The lure of ‘Jersey Boys’: Mercury Theater’s homegrown production entices suburban actor out of retirement, again

For most of his professional life, actor Adrian Aguilar wanted to play one role: Tommy DeVito in “Jersey Boys.”

“I’ve made no secret of the fact that I have one dream role and one dream show,” said Aguilar of his affection for the hit jukebox tuner, the rags-to-riches-to-reconciliation tale of Frankie Valli and The Four Seasons that ran for more than 12 years on Broadway.

The Aurora native — a veteran of Drury Lane, Marriott, Paramount, Porchlight and Chicago Shakespeare theaters — was on the verge of letting that dream go when he heard about Mercury Theater Chicago’s first “built-in-Chicago” production.

“This is my chance,” he thought to himself, an opportunity to indulge his long-held rock star aspirations as Tommy DeVito, the minor-league hood who put The Four Seasons together.

He wasn’t the only cast member who felt that way, said Brenda Didier, who co-directs the Chicago premiere with Mercury Theater executive producer L. Walter Stearns.

“Everyone said ‘I have to do this,’” Didier said. “It’s fun to listen to their stories on how they connected with the show.”

Libertyville’s Brenda Didier co-directs Mercury Theater Chicago’s first local production of the popular jukebox tuner “Jersey Boys.” Courtesy of Robin West

“We have the best of the best,” said the Libertyville resident of the cast, which includes Jason Michael Evans (Nick Massi), Andrew MacNaughton (Bob Gaudio), Michael Metcalf (Frankie Valli) and Aguilar as The Four Seasons. “The chemistry is incredible.”

For Aguilar, the production marks a return to theater after his latest hiatus.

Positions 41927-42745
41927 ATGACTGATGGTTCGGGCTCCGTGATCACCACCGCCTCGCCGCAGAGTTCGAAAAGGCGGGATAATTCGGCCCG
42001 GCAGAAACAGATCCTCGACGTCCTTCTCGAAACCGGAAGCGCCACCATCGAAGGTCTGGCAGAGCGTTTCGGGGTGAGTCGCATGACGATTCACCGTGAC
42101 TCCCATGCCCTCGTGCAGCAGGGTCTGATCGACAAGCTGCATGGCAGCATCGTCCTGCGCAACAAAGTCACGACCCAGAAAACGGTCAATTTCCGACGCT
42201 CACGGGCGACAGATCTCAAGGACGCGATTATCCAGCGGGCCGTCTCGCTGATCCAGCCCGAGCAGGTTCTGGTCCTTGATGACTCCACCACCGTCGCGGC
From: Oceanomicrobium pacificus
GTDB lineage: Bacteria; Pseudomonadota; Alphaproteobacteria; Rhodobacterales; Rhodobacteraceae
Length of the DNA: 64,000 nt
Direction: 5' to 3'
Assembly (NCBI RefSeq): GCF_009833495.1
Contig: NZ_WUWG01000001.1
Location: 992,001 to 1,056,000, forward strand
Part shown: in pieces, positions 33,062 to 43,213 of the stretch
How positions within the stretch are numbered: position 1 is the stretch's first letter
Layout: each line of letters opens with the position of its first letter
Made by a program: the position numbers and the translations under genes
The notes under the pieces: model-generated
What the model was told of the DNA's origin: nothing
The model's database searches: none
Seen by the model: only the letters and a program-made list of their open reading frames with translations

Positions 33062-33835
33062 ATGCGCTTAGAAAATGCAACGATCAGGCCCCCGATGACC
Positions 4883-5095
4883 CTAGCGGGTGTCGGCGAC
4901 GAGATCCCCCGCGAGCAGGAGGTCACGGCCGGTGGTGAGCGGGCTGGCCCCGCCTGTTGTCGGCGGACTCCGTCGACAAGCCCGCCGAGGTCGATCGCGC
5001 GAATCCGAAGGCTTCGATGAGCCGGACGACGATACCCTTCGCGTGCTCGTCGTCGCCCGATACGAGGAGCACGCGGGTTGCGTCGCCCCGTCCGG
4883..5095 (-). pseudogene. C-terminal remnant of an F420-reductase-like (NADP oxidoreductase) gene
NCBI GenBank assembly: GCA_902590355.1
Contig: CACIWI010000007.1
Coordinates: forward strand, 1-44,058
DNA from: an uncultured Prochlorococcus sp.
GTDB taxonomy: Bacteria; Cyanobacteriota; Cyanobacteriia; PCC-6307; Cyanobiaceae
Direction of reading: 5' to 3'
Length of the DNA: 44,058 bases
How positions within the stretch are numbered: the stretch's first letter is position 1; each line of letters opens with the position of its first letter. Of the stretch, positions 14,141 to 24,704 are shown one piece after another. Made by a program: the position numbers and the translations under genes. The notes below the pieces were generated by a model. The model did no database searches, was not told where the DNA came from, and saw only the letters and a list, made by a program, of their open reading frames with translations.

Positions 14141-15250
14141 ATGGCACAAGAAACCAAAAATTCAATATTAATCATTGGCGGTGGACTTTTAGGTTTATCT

“To say I’ve retired a couple of times is an understatement,” laughed Aguilar, whose actor friends compare him to Tom Brady and Michael Jordan, who both retired and then famously unretired.

“All I’ve ever wanted to be was a family man, a good husband, a good father and have a regular life,” said the Evanston resident.

From 2009 to 2015, the song-and-dance man worked full-time as an actor, including on Broadway where he performed in the “Rocky” musical. During the succeeding years — with his wife, actress and Northwestern University assistant professor Brianna Borger in graduate school and their young song at home — Aguilar pursued a career coaching and training athletes.

In a volatile business like theater, artists don’t always know where their next paycheck is coming from, he said. With that in mind, he stepped away from the stage in 2015 to provide a normal life for his young family.

His retirement lasted about two years.

In 2017, Drury Lane Theatre invited him to audition for the lead in “Saturday Night Fever.” He got the role, and after the run concluded he retired again until director/choreographer Matt Crowle called him in 2021. Crowle had lost his leading man for Drury Lane’s “Holiday Inn” revival and asked Aguilar to take over the role. Aguilar agreed, and that was his last fully staged production, except for a few concerts and staged readings, until “Jersey Boys.”

By the second week of rehearsal, Aguilar and his castmates were “finding our friendship the same way they do in the show.”

Acknowledging the high stakes, Didier says the cast and creative team welcome the challenge.

“There’s a special energy with everyone in the room. Everyone is committed and bringing their A-game,” she said, adding that the first read-through so impressed her, she’d have paid money to watch it.

Jason Michael Evans, left, Michael Metcalf, Adrian Aguilar and Andrew MacNaughton star as four pals turned pop music superstars in Mercury Theater Chicago's production of “Jersey Boys.” Courtesy of Mercury Theater Chicago

Aguilar concurs.

“This is a very special collection of people,” he said. “They are so funny, so humble, so multitalented it blows my mind.”

Ultimately, the show is propelled by joy, which is something people need now, Aguilar said.

“It’s pure joy,” he said. “The songs rock. The characters are fun. The story is great.”

Helping to spread that joy, making audiences smile for a couple of hours — maybe that’s why Aguilar can’t bring himself to retire permanently.

“I look out and say, ‘That’s it. That’s all I can do in this short life,’” he said.

And that’s enough.

• • •

“Jersey Boys”

When: Previews March 15-27. The show opens March 28

Where: Mercury Theater Chicago, 3745 N. Southport Ave., Chicago,

Tickets: $60-$90

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